Full Lumbar Flexion at bottom of the squat? Full Lumbar Flexion at bottom of the squat?

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Thread: Full Lumbar Flexion at bottom of the squat?

  1. #1
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    Default Full Lumbar Flexion at bottom of the squat?

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    Hey Now!

    I've been doing the SS novice LP for 3 months now. All my lifts are progressing great and I've packed on a ton of weight (+50 lbs since I started). The only lift that is lagging behind is my squat. My squat was progressing fine, I started at 135 day one and was up to 335x3x5 when I started to experience intense lumbar spine pain during/after squatting. This wasn't normal muscle soreness: It felt like hot needles were sticking into my lumbar spine. I know it was caused by my squats because I have deloaded my squat while progressing my other lifts and the pain has slowly subsided.

    After watching a ton of footage of myself squatting; my observation is that I'm going into full lumbar flexion in order to get to parallel in the squat. Is this an accurate observation or is there something else that's causing me issues?

    Is this Full Lumbar Flexion? - Album on Imgur

    Fc Squat 135x1x4 - YouTube

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  3. #3
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    Stay leaned over. Let your knees come forward more, sooner.

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    Quote Originally Posted by Satch12879 View Post
    Stay leaned over. Let your knees come forward more, sooner.
    Am I missing something? I'm what Ripp would call a physical moron (I'm pretty dumb in general). I feel like I'm staying leaned over the entire time (my torso angel doesn't appear to change throughout the movement). What do you mean let your knees come forward? When I break more at the knees I feel the weight shift over my toes and my barpath goes all wonky and it puts even more strain on my lumbar spine. I've also been coached by a SS online coach and was told that my knees should be set halfway down into the hole and stay there (I know I'm not doing this as you can see my knees are still sliding forward as i get to parallel).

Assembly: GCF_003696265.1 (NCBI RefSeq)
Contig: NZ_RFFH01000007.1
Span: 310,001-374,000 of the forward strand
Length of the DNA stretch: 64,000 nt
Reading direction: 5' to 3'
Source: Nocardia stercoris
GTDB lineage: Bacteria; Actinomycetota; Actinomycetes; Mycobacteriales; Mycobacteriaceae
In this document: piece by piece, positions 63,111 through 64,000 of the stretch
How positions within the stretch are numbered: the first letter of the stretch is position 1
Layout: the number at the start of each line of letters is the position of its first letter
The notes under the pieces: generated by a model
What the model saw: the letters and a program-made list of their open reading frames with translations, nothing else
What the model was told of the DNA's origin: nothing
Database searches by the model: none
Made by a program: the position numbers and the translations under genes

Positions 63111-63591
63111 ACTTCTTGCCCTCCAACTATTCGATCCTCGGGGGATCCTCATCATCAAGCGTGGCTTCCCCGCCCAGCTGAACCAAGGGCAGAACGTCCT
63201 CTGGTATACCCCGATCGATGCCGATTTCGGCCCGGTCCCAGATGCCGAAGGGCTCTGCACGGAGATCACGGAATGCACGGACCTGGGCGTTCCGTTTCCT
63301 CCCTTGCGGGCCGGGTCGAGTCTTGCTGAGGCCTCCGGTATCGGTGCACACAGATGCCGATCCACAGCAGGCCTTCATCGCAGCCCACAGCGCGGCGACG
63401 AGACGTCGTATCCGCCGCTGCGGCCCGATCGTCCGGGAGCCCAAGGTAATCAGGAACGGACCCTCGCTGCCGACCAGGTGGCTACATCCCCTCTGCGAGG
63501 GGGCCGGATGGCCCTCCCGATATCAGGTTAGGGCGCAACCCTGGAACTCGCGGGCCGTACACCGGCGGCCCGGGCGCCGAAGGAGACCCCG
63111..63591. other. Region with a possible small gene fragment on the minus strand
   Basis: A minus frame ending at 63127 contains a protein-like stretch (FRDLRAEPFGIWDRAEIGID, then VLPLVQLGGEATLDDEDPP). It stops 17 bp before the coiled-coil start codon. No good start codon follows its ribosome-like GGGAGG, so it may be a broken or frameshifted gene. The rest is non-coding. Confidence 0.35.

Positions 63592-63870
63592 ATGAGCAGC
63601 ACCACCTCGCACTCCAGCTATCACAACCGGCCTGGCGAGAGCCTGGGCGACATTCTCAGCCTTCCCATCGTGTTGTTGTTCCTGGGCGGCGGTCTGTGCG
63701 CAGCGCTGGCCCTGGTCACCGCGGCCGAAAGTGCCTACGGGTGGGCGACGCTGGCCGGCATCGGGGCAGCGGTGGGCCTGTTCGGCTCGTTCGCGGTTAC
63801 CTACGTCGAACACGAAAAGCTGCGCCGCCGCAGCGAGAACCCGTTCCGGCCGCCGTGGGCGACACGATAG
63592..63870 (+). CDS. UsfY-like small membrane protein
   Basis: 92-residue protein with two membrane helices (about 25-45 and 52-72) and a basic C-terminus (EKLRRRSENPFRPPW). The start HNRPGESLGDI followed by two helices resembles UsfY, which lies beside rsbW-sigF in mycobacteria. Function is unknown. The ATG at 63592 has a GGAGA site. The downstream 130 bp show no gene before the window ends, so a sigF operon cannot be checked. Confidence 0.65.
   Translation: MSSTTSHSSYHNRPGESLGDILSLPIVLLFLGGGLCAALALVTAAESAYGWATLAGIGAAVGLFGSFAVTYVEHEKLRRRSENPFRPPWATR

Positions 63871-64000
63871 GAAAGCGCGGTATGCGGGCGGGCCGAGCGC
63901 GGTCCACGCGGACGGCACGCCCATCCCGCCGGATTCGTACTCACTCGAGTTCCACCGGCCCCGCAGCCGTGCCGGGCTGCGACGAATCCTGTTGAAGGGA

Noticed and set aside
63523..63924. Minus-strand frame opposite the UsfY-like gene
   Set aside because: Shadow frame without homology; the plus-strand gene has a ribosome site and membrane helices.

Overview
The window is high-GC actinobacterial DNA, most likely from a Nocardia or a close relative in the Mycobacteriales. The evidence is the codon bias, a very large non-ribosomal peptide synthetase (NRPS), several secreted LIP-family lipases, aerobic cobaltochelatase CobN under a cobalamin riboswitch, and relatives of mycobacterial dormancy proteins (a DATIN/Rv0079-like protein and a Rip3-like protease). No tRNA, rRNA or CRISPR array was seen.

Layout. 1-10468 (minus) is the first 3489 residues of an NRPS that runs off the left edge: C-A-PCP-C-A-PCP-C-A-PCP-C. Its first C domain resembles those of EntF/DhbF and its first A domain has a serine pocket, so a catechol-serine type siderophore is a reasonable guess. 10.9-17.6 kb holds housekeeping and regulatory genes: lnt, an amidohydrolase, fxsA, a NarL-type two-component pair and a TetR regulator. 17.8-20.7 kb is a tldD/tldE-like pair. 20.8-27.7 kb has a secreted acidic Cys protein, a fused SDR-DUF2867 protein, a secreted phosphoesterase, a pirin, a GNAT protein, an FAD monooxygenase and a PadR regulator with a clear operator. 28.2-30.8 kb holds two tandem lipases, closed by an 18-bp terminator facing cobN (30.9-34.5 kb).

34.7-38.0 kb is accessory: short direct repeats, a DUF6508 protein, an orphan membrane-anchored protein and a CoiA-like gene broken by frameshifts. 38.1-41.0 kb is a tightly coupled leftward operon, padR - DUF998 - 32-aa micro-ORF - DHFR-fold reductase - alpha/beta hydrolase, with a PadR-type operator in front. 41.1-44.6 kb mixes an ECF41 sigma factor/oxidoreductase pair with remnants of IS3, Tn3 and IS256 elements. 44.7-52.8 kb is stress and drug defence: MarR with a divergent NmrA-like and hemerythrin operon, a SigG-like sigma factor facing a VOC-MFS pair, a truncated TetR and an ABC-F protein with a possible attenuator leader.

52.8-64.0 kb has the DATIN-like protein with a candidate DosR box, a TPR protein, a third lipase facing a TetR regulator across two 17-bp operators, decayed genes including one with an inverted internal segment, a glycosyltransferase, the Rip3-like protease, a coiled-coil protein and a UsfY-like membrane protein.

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    Quote Originally Posted by Mark Rippetoe View Post
    Are you saying that my sweatpants are too tight and are causing this issue? Or are you saying it's hard to diagnose my problem because of the dark color clothes? I'm a moron so if you can be direct that would be helpful.

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    Does the article say anything at all about dark colors?

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    No it doesn't. The article talks about over tight sweats causing friction on the knees and limiting motion and/or proprioception in regards to knee position. I will wear loose fitting shorts for tomorrows squat session and post new foo

  9. #9
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    starting strength coach development program
    Quote Originally Posted by MeatyMan View Post
    Am I missing something? I'm what Ripp would call a physical moron (I'm pretty dumb in general). I feel like I'm staying leaned over the entire time (my torso angel doesn't appear to change throughout the movement). What do you mean let your knees come forward? When I break more at the knees I feel the weight shift over my toes and my barpath goes all wonky and it puts even more strain on my lumbar spine. I've also been coached by a SS online coach and was told that my knees should be set halfway down into the hole and stay there (I know I'm not doing this as you can see my knees are still sliding forward as i get to parallel).
    Watch what your crotch does from the side view. I understand you really canít see your crotch from the side, but imagine more whatís attached to it. Can you see how it goes from being tucked under you to more pointed forward? In other words, do you see your hips area humping or thrusting forward at the bottom? Commensurate with that, what happens to your hip and back angles? Your back angle becomes more vertical and your hip angle opens.

    To stay in balance, your knees have to go forward. Itís good that you recognize this. These errors compound to slacken the hamstrings, something we donít want. Knee irritation can come along with this, too. Itís a common enough problem.

    You start well enough, but you give up as you try to reach depth. During warmups at your next workout, keep your eyes firmly on your floor target. As you approach the bottom, think about perhaps leaning over more, while simultaneously reach backward with your ass. The ass backwards cue gives you something tangible to think about that will help develop your low back control, which is not egregiously bad. I think what youíre seeing is an artifact of the other errors in the movement.

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